Turkey, Germany Step Up War of Words

US urged PKK  PYD to change name for legitimacy

"The comments again show the double standards in their approach to the law of those who prevent terrorists being brought to justice while embracing members of terrorist groups who target our country", the Turkish ministry said.

The jailing of Peter Steudtner, who along with Amnesty International's Turkey director and four other activists is accused of aiding an armed terror group, marks a new low point in German-Turkish relations.

German Foreign Minister Sigmar Gabriel cut short his holiday to deal with the latest rise in tensions with Turkey, whose ability to rekindle Europe's refugee crisis could harm Merkel's prospects in a national election due in September. The latter spat prompted Erdogan to accuse Germany of "committing Nazi practices".

However, the Turkish Foreign Ministry accused Germany of putting those "on trial and German guests, who come to our country as tourists, on the same scale". He also complained that German companies are being accused without evidence of helping terrorists.

The German foreign ministry demanded consular access to its citizen and the release of all the activists. Yet at the same time Germany also denied Turkish President Recep Tayyip Erdoğan's request to land his plane in Berlin after taking flight from last summer's failed coup.

Mr Erdogan cites the need for security after last year's failed coup as the reason for detaining 50,000 people and firing or suspending 150,000 more.

Germany's stance has been driven, at least in part, by a desire to avoid derailing the refugee deal struck past year with Erdoğan, under which Turkish authorities stop refugees from traveling into Europe and in return European governments provide funding to the government in Ankara. The travel sector contributes some $30 billion to the economy in a normal year.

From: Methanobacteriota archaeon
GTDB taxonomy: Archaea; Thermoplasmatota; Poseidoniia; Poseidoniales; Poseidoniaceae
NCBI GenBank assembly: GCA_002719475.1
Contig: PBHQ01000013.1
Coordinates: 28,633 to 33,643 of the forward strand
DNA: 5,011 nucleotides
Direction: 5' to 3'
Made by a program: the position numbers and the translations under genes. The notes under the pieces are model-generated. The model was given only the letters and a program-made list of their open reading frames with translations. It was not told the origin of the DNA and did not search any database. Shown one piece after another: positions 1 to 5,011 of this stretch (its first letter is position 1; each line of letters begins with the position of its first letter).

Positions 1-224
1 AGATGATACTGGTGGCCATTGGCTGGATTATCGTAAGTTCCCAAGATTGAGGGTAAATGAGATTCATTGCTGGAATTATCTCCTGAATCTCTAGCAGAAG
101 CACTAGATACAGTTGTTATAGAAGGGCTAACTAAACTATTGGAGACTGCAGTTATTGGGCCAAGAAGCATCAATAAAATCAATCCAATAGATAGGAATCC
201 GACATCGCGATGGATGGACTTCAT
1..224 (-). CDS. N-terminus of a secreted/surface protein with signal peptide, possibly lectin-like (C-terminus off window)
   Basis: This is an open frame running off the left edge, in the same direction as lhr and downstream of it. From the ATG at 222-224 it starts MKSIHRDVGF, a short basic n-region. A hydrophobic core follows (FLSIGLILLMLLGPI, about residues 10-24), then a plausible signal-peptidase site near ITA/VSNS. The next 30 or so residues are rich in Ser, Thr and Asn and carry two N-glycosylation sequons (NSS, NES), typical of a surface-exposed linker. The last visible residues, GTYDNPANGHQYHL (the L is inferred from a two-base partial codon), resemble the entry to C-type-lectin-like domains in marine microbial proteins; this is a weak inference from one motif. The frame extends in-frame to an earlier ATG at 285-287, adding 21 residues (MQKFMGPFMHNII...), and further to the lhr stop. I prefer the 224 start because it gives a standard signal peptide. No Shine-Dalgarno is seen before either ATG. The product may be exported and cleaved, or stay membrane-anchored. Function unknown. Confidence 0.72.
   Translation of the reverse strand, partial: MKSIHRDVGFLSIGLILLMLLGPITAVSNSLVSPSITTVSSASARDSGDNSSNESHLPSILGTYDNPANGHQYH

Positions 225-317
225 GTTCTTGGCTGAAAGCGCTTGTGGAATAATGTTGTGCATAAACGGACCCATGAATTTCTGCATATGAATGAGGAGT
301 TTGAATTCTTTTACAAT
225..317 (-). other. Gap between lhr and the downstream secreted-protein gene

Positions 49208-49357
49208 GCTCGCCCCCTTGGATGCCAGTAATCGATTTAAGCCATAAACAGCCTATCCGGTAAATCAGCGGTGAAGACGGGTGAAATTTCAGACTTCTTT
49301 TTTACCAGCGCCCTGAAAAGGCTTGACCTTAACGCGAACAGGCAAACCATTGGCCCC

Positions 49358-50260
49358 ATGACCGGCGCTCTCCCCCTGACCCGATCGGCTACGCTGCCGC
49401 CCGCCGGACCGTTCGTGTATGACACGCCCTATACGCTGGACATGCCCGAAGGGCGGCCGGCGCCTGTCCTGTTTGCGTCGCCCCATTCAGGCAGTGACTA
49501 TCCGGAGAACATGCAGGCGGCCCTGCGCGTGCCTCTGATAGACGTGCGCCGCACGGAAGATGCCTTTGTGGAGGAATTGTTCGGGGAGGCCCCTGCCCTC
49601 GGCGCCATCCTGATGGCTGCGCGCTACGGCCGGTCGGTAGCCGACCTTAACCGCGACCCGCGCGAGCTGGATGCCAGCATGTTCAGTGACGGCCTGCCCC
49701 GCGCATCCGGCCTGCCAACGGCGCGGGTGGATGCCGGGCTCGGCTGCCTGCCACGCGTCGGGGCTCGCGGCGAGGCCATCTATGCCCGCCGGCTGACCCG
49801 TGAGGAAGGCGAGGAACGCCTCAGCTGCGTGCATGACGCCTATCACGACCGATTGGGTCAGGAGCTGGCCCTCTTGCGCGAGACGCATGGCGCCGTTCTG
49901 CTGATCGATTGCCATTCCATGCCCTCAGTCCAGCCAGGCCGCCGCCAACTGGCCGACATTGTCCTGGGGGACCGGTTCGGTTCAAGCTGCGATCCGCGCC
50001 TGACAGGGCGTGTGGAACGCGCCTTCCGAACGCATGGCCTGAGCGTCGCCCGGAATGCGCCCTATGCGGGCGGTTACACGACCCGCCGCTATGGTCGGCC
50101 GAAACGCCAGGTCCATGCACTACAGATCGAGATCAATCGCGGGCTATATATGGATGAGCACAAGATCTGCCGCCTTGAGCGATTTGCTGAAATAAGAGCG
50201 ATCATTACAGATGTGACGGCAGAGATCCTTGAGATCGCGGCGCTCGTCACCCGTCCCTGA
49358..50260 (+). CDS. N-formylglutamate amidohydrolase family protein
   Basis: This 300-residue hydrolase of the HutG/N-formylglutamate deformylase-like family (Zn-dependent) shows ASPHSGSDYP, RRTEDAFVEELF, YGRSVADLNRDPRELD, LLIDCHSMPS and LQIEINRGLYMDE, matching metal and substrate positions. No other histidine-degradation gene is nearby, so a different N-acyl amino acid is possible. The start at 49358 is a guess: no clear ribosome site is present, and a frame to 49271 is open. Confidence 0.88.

He also said he could not envisage talks on expanding the customs union with Turkey and he issued new travel advice which warned of risks in Turkey for Germans. Moreover, one "can't advise anyone to invest in a country when there is no legal certainty and where companies, completely respectable companies, are presented as terrorists, " Gabriel said.

It added that the relations between the two countries should be conducted based on global norms and principles not by blackmail and threats, urging Germany to understand Turkey's expectations in the fight against terror and security and evaluate the common interests with a strategic vision.

Erdogan's spokesman rejected the suggestion that Germans travelling to Turkey faced any danger.

Furthermore, according to Die Zeit, Turkey released on Wednesday a list of 68 German companies they link to the Philadelphia-based cleric Fethullah Gulen. The list includes industry giants Daimler and BASF. "Any German citizen may fall victim" to Turkey's arbitrariness, he noted.

"They should know that Turkey will never bow to blackmail and threats", Turkey's Foreign Minister Mevlut Cavusoglu told reporters on Thursday. It was also the second biggest source of Turkish imports, at $21.5 billion.

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